In politics, there is an age-old debate as to whether elected leaders should vote according to the wishes of their constituents, or vote their conscience as the people’s representative. We have seen politicians criticized for using polling too extensively to guide policy (see Bill Clinton) -- and not enough (see Barack Obama). When I worked as a political consultant prior to entering the IR profession, we used polling to gauge the electorate’s opinions on a certain issue – not to change policy, but to determine what audiences need focused communication and how messaging should be used to address misperceptions. And this is exactly how IR practitioners should use our own version of polling – the investor perception audit.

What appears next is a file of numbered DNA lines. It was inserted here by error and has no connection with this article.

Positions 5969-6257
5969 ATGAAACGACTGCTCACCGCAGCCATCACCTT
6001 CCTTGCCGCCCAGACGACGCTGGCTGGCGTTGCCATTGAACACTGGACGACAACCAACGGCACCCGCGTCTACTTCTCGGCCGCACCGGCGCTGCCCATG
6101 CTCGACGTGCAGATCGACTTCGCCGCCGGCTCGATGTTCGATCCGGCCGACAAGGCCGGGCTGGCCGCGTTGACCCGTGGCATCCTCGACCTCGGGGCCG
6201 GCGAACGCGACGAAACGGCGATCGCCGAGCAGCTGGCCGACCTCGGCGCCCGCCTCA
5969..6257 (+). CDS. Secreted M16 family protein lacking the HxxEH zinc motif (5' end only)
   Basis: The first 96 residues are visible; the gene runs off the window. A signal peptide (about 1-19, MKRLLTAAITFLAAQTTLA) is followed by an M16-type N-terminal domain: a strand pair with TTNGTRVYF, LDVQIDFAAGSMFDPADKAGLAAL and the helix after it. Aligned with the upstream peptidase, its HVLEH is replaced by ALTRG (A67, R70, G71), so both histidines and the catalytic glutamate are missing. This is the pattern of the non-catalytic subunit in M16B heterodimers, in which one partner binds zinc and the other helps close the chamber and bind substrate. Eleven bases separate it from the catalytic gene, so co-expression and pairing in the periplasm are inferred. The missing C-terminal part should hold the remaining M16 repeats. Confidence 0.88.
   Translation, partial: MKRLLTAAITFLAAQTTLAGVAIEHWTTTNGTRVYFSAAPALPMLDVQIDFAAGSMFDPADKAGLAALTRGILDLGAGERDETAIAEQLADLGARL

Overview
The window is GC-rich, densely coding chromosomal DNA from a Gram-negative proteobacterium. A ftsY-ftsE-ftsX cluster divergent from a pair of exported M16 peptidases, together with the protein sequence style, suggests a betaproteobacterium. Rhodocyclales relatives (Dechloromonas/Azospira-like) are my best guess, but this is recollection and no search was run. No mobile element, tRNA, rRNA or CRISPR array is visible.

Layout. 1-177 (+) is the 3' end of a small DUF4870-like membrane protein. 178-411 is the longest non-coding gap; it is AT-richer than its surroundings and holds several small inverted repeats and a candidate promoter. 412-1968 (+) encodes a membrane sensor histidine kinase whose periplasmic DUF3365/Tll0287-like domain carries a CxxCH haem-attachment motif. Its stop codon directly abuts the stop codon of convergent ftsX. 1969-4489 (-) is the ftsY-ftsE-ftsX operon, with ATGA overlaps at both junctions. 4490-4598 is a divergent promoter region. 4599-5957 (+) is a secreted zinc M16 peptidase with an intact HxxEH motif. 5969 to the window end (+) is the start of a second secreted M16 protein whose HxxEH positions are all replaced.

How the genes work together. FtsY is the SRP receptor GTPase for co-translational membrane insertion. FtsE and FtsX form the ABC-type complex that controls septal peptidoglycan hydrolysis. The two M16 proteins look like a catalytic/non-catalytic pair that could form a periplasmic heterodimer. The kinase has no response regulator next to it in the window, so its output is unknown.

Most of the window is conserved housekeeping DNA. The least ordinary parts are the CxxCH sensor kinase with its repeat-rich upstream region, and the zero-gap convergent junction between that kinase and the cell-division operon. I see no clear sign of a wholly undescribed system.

I recently had the pleasure of being interviewed about investor perception audits by Broc Romanek of TheCorporateCounsel.net. The podcast is available here. An investor perception audit is a survey of a company’s capital markets audiences – past, current and potential institutional investors as well as sell-side analysts. Typically conducted by a third-party via telephone to protect anonymity, the perception audit usually includes questions about the company’s strategy, prospects for growth, communications, management strengths, and catalysts for investors to purchase stock, among others. Think you already know what they perceive about your company? Certainly, investors and analysts are usually not shy about voicing their opinions. However, many companies are often surprised at the feedback they receive when investors are not speaking face-to-face with management.